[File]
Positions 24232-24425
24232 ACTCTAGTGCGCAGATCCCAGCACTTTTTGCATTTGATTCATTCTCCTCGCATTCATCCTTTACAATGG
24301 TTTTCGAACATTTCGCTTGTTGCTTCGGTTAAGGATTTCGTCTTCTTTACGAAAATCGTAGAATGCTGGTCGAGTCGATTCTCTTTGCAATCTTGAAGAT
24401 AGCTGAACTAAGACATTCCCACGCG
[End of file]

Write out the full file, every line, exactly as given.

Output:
Positions 24232-24425
24232 ACTCTAGTGCGCAGATCCCAGCACTTTTTGCATTTGATTCATTCTCCTCGCATTCATCCTTTACAATGG
24301 TTTTCGAACATTTCGCTTGTTGCTTCGGTTAAGGATTTCGTCTTCTTTACGAAAATCGTAGAATGCTGGTCGAGTCGATTCTCTTTGCAATCTTGAAGAT
24401 AGCTGAACTAAGACATTCCCACGCG